The morning started off with a disappointing employment report. Initial Jobless Claims came in at 427,000. That’s 8,000 above consensus, but apparently lower than the whisper numbers out there after other bad recent reports. What does it mean? Who knows for now. One month a trend does not make, but the Obama administration felt worried enough to let everyone know that they’re considering a payroll tax break. That’s just more stimulus, in my mind, and won’t permanently change behavior. They should put the sugar away and start serving a healthy dose of DayQuil. Apparently Sec. Geithner told the rest of the administration a variation of that and was promptly smacked down. It must be tough to live within the unreal circle of the economic team in the Obama administration.
On stocks, Bruce Berkowitz defended his stake in Bank of America (BAC) and doesn’t care how long it takes to right the ship. See the CNBC story here. He compares his holdings to the killing he made in Wells Fargo (WFC) in the ‘90’s and sticks to his guns that Bank of America can earn $45 to $50 billion in operating income in a normalized environment. I happen to agree with that and have owned the stock for some time, but as Dodd-Frank continues to hack away at revenue, and the political environment continues to be anti-bank, it’s a fair guess as to what normalized will mean. With discussions of higher capital ratios, stricter oversight, and continued uncertainty, is it any wonder that banks don’t want to lend? They may as well keep their money parked at the Fed, and they are.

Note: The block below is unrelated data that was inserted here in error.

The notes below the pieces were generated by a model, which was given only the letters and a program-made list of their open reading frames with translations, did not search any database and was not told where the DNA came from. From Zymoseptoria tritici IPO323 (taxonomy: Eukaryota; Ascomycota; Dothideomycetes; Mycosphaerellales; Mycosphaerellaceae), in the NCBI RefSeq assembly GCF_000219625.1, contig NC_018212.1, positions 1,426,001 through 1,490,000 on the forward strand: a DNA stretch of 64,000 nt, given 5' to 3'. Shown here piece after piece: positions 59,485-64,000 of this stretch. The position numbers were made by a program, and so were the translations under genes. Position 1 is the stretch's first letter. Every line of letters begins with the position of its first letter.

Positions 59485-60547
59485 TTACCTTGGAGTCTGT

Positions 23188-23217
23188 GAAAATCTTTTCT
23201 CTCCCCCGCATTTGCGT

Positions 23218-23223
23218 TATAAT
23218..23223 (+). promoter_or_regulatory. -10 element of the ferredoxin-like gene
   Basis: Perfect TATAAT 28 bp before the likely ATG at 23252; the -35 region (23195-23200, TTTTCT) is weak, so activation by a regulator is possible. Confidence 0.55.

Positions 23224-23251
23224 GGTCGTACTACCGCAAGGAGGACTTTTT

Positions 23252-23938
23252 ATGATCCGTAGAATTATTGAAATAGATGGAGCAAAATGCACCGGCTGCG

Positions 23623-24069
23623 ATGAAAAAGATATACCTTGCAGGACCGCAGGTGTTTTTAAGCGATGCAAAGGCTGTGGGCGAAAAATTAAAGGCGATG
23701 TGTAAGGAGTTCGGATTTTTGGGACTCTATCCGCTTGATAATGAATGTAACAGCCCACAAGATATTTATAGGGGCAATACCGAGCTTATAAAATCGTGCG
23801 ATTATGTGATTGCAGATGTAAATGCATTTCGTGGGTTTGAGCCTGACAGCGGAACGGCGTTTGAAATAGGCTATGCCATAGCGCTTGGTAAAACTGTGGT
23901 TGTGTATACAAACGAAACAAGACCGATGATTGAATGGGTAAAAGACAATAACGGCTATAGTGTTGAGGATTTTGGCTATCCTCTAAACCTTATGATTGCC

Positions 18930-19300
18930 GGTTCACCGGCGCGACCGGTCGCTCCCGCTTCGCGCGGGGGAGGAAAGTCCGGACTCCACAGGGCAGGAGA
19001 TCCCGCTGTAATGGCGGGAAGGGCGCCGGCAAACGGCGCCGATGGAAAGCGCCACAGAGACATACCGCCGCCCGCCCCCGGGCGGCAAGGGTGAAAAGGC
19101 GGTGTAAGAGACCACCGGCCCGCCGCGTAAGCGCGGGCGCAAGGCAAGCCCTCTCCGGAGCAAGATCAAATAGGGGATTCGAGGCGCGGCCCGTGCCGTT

To stay on the political theme today, Newt Gingrich was feeling the heat even as he lounged on his Mediterranean vacation. Nearly all of his senior staff quit today, unhappy that Newt has no chance of winning. Who speaks for the candidate when he’s on vacation and his spokesman resigns? The only way is to jump on Facebook to peck out a sentence, and that’s what Newt did. "I am committed to running the substantive, solutions-oriented campaign I set out to run earlier this spring," he said. "The campaign begins anew Sunday in Los Angeles." My guess is Sunday will be lonely for him.
Now that it appears there will be no QE3, who’s going to buy the government’s debt at such low rates? China has been expressing bubble concerns, and they know a thing or two about bubbles. My question is why the Treasury has shortened maturities over the last few years? They should be issuing 50 year and 100 year bonds to mitigate the effects of the coming rise in rates. All it will take is a return to normalized (there’s that word again) interest rates to exponentially increase borrowing costs. That won’t be good for anyone and it has to be seen as inevitable. I’m not a bond expert by any means, but it seems to me that a little bit of common sense would go a long way, no?
Lubrizol’s (LZ) shareholders voted in favor of the Berkshire (BRK.A) buyout, giving Warren Buffett another win. I’ve seen no David Sokol comments. John Paulson was playing the arbitrage and owns 9.33% of the outstanding shares. If you remember, before he was famous, Paulson focused on merger arbitrage. If you act fast you can still get a half of a percentage point on the spread.
Finally, Jim Cramer essentially told Jamie Dimon (JPM) to shut up. Well, he was nice about it, but still…
Disclosures: Long BAC, BRK.B